Bianca Graulau: “Journalism is done where people listen to you” | What moves… | future planet | The USA Print

Making Puerto Rico a more aware, attentive, and informed country is the goal that journalist Bianca Graulau, 32, has set for herself by disseminating reports that delve into the island’s problems. Her stories present emblematic characters who rescue the territory and the Boricua culture, and forceful denunciations against the economic and political powers that promote speculation on the Caribbean island. With almost a million followers on her social networks, the reporter has become a high-impact figure: at the end of 2022 she directed a documentary project with the Puerto Rican rapper Bad Bunny, with the title The Blackout – People Live Herein which they denounce the power outages and the gentrification of certain areas of the country.

Born in Puerto Rico, she immigrated to the United States in 2008 to study journalism. “I studied at Syracuse University in New York and later worked in different parts of the country, both in English and Spanish, until 2020, when I decided to return to Puerto Rico,” she recalls. It was in the midst of the covid-19 pandemic that she made the decision to leave a secure job in the American media to return as a freelance journalist to her homeland, along with her family. “I think a lot of people had moments like this during the pandemic, transformative moments that pushed us to do things we thought were impossible. My learning in all of this is there, in daring to believe in your passion and taking the step”, comments the young journalist during an interview conducted by videoconference.

As women who have to face so many challenges in a world that is made for men, it is important that we stand up and support each other.

There are many stories from Puerto Rico that she has made known to the public through a way of communicating that, as she says, “escapes the traditional journalism taught at the university.” A multi-channel communication that she carries out mainly through her platform of Youtube and their profiles TikTok and instagram. “Journalism is done where people listen to you,” says Graulau, who in 2022 launched a successful video-podcast project called Going Deeper with Bianca Graulau. In this space, he has dealt with different topics through various interviews with Puerto Ricans who stand out in his fields of action. in one of his episodes, chat with Democratic politician Alexandria Ocasio-Cortez (AOC), of Puerto Rican descent. “I have a lot of admiration for the Puerto Rican women that I interviewed in this video-podcast, talented and brave women, and I think that as women who have to face so many challenges in a world that is made for men, it is important that we stand up and support each other. “, it states.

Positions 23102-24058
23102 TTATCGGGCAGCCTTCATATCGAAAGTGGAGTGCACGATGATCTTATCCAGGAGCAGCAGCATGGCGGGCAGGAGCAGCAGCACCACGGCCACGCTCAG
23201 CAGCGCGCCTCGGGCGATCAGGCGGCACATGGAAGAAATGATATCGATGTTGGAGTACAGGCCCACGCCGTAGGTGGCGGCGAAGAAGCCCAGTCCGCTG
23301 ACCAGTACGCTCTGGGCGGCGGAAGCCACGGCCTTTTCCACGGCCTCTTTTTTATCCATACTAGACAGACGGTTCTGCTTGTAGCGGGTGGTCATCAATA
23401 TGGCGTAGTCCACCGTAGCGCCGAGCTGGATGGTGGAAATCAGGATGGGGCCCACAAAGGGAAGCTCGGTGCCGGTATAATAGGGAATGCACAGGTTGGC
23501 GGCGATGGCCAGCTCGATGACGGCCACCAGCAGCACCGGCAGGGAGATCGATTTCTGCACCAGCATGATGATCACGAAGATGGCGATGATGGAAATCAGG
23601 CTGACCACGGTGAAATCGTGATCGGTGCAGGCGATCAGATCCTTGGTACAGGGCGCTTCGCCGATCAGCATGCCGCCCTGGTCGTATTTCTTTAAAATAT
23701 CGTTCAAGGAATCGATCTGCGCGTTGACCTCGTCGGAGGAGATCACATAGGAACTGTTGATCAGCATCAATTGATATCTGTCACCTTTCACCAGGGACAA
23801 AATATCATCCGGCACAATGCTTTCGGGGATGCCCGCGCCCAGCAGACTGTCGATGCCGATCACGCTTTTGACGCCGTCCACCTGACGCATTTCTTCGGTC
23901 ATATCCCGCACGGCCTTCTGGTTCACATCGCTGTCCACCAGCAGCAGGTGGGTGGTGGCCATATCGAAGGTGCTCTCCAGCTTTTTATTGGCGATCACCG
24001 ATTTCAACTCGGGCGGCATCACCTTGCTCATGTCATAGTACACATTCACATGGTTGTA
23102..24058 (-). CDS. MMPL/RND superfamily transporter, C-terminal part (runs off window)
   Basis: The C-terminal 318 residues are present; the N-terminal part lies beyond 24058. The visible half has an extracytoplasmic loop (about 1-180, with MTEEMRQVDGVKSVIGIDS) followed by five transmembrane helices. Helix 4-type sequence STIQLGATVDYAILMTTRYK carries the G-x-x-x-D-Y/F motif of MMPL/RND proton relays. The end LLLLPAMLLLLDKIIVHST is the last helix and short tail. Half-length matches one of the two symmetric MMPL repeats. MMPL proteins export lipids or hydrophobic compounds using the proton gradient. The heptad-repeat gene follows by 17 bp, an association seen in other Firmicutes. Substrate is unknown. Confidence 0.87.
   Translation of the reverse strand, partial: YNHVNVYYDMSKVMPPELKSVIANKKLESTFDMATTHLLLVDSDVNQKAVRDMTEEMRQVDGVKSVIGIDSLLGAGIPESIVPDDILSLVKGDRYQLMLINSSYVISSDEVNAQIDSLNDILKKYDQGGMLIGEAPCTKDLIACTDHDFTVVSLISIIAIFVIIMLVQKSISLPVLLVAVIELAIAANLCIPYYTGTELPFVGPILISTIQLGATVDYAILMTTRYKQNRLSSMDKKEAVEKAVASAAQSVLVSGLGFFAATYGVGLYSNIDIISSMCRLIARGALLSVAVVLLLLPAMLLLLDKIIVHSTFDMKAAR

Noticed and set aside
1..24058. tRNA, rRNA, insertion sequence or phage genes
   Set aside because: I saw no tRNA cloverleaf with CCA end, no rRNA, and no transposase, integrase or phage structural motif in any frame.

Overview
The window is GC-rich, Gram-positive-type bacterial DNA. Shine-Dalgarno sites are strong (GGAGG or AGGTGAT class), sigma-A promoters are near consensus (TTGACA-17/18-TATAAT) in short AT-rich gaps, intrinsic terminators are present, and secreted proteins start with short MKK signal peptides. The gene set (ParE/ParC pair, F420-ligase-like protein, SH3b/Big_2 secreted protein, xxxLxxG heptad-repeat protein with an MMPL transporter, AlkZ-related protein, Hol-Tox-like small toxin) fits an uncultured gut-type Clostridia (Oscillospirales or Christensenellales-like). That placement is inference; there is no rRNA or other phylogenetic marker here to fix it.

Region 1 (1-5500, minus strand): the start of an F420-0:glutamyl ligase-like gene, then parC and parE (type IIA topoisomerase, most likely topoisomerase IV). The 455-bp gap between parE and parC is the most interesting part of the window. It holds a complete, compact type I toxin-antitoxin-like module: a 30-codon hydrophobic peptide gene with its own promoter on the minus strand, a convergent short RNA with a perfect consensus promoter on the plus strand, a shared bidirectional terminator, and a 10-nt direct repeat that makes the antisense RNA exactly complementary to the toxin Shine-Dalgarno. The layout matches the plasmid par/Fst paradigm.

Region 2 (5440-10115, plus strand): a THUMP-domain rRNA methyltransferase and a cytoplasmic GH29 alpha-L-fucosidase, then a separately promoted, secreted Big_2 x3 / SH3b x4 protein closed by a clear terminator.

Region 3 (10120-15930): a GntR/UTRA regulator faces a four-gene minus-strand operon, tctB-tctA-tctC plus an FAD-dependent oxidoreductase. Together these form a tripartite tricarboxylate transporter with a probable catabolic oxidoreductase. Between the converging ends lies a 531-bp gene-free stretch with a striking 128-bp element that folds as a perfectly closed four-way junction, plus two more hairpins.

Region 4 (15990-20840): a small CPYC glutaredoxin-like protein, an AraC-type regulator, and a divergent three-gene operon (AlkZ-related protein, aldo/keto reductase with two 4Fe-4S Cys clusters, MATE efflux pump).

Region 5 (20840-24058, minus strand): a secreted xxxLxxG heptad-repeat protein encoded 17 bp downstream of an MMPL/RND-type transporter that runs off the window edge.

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Denounce the distortions of the system

Graulau not only does interviews, but also detailed reports in which she denounces, supported by other professionals, how the island is becoming a tax-free investment paradise for wealthy foreigners. An example of her are her investigations on Law 60 for export and trade services and for individual investors, promoted by the United States Government. This norm, in practice, encourages the privatization of public resources of the island’s communities, which materializes in the gentrification of areas such as the Puerta de Tierra neighborhood, in the de facto closure of public beaches and in the concession of basic services (such as electricity) to foreign companies (such as the case of Luma Energy).

Thus, Graulau’s is a journalism that touches powerful interests, with names and surnames, and that demonstrates the courage of those who, like her, independently face the distortions of the system. “To date I have not received threats, but this thought is often in my head and I am aware that there is a certain level of risk in this type of work, that is journalism,” she says.

To date I have not received threats, but this thought is often in my head

To finance himself, Graulau resorts to the support of his followers on the platform Patreon (crowdfunding website for creative projects) and specific financing from private companies. “The sponsorship of private companies continues to be a challenge, because, on the one hand, I want to maintain my editorial independence, and, on the other, it is difficult to affiliate with a company without knowing if I agree with all its practices,” he explains.

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